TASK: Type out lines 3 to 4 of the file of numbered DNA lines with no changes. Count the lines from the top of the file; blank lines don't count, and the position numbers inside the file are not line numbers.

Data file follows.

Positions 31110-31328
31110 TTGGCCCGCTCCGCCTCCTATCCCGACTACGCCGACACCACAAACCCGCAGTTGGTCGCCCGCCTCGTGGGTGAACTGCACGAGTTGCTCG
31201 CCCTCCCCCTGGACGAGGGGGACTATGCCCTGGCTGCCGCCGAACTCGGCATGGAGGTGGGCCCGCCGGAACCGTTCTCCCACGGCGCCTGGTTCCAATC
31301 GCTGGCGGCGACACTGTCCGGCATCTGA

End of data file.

31201 CCCTCCCCCTGGACGAGGGGGACTATGCCCTGGCTGCCGCCGAACTCGGCATGGAGGTGGGCCCGCCGGAACCGTTCTCCCACGGCGCCTGGTTCCAATC
31301 GCTGGCGGCGACACTGTCCGGCATCTGA